Friday, June 03, 2005

What the Geneva Conventions actually say

Amid all the breathless hyperbole over the Gulag of the Greater Antilles, I haven't seen any mainstream media source make any use of the text of the Geneva Conventions relative to the Bush Administration's claim that the detainees in Guantanamo do not qualify as "prisoners of war." Let's have a look at Article 4A of the third Geneva Convention, which defines who is and who is not a prisoner of war:

Prisoners of war, in the sense of the present Convention, are persons belonging to one of the following categories, who have fallen into the power of the enemy:
(1) Members of the armed forces of a Party to the conflict, as well as members of militias or volunteer corps forming part of such armed forces.
(2) Members of other militias and members of other volunteer corps, including those of organized resistance movements, belonging to a Party to the conflict and operating in or outside their own territory, even if this territory is occupied, provided that such militias or volunteer corps, including such organized resistance movements, fulfil the following conditions: (a) that of being commanded by a person responsible for his subordinates; (b) that of having a fixed distinctive sign recognizable at a distance; (c) that of carrying arms openly; (d) that of conducting their operations in accordance with the laws and customs of war.
(3) Members of regular armed forces who profess allegiance to a government or an authority not recognized by the Detaining Power.
(4) Persons who accompany the armed forces without actually being members thereof, such as civilian members of military aircraft crews, war correspondents, supply contractors, members of labour units or of services responsible for the welfare of the armed forces, provided that they have received authorization, from the armed forces which they accompany, who shall provide them for that purpose with an identity card similar to the annexed model.
(5) Members of crews, including masters, pilots and apprentices, of the merchant marine and the crews of civil aircraft of the Parties to the conflict, who do not benefit by more favourable treatment under any other provisions of international law.
(6) Inhabitants of a non-occupied territory, who on the approach of the enemy spontaneously take up arms to resist the invading forces, without having had time to form themselves into regular armed units, provided they carry arms openly and respect the laws and customs of war.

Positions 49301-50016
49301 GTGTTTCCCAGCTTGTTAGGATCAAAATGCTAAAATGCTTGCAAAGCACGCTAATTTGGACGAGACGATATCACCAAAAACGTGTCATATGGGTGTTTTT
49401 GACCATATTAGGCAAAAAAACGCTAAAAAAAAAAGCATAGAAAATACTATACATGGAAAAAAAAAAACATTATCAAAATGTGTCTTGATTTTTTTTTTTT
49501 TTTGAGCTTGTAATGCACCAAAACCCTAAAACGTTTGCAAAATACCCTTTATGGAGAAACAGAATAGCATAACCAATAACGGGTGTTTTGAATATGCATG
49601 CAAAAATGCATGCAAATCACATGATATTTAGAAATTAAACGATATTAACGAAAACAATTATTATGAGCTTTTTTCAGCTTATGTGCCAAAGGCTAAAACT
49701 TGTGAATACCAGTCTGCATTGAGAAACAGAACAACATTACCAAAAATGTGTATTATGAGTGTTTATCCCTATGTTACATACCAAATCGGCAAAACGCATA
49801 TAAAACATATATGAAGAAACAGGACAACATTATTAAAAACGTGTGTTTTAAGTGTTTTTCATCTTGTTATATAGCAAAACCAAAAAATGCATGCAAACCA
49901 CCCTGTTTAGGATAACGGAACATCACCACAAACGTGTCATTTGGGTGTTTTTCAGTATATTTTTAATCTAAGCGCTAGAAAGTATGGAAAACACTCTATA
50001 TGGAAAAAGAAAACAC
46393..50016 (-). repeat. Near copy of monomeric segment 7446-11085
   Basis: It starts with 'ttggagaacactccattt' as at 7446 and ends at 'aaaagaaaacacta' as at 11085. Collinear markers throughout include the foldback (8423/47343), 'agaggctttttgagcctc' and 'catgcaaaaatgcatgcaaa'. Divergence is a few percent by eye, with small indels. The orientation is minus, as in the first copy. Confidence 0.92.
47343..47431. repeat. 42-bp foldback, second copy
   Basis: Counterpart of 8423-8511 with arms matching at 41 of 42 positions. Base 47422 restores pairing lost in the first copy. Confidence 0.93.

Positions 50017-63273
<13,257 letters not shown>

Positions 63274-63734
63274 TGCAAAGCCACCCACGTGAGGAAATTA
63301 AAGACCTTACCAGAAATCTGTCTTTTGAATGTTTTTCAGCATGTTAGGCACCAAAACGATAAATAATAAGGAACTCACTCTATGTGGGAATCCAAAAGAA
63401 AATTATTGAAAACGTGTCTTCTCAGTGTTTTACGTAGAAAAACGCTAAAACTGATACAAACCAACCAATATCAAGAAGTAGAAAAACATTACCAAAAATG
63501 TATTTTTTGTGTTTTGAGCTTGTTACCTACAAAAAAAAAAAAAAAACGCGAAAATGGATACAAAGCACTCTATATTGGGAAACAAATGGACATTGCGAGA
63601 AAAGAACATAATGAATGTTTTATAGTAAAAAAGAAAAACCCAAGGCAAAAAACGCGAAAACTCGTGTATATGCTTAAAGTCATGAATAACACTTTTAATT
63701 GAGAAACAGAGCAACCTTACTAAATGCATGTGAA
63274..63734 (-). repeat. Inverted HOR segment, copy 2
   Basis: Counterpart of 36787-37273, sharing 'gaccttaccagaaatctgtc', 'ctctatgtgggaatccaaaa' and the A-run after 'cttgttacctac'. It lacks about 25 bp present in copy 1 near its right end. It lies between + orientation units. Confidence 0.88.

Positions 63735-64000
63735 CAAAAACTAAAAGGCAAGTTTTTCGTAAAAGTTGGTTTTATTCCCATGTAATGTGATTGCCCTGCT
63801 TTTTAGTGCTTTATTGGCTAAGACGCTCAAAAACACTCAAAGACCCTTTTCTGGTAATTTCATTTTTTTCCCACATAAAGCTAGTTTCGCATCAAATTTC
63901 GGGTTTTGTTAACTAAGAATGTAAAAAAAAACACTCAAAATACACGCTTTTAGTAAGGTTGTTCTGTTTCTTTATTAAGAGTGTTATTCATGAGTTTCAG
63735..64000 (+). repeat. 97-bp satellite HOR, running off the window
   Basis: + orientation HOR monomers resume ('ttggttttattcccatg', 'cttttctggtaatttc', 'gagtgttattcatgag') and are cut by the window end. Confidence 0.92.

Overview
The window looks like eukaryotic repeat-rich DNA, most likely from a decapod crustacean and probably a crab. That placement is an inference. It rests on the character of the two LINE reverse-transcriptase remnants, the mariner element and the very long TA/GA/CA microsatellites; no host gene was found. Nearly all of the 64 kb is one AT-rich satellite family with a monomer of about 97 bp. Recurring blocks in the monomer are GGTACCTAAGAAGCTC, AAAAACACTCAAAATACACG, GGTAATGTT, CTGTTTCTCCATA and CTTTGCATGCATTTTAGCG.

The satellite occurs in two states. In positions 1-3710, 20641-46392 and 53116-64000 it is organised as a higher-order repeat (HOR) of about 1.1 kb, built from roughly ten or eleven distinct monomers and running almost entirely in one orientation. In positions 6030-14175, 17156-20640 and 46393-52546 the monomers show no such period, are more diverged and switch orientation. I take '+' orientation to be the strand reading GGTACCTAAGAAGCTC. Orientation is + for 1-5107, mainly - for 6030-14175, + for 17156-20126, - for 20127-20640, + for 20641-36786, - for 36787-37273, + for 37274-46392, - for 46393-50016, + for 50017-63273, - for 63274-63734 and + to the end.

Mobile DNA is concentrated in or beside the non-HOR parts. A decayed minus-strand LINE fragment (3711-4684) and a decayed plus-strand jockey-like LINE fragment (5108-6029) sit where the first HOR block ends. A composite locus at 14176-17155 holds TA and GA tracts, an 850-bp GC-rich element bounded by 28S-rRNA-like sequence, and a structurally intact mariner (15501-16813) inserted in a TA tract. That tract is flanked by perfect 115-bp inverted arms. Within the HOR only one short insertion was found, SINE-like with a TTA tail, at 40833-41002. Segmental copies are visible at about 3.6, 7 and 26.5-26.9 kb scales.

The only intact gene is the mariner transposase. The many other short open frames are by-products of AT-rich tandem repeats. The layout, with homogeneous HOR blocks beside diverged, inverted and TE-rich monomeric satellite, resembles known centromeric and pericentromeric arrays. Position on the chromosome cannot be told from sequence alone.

Unfortunately, the writers of the convention managed to make Article 4 practically meaningless through inconsistency and overlapping provisions. However, the four provisos attached to Section 2 offer some insight into the intention of "framers" of the conventions. A member of a "militia" or "resistance movement" must satisfy all four to qualify as a prisoner of war under Section 2. The first proviso--that they have a command structure--is true of the Bloods and the Crips, the Washington Redskins, and just about every other group on earth except my own family. The second is more significant: "that of having a fixed distinctive sign recognizable at a distance." Why is this so important? So armies can better avoid killing civilians, and on this point the Taliban, their supporters, and Michael Moore's Iraqi "freedom fighters" fail miserably. If fact, they deliberately hide their identity as militias. The third proviso hardly matters in Afghanistan or Iraq, since just about everyone over the age of twelve carries a Kalashnikov. And the last, that they conduct their operations "in accordance with the laws and customs of war," knocks the Gitmo prisoner-of-war argument flat. The actions of the Taliban and the Iraqi insurgents couldn't be farther from accordance. Try reading Article 3 of the third Geneva Convention with Nick Berg in mind. Amnesty International itself condemned the "armed group, Muntada al-Ansar" for Berg's murder, calling it a "war crime" and "a serious crime under international law." As long as Muntada al-Ansar fails to arrest and turn over for prosecution its errant "soldiers," doesn't this disqualify them from claiming POW status?

Section 6 of Article 4 offers another loophole that the ACLU might attempt to exploit, but again, it requires that "inhabitants" who "spontaneously take up arms to resist the invading forces" respect the laws and customs of war. Sorry, Zarqawi, POW status is for soldiers, and you're a terrorist.


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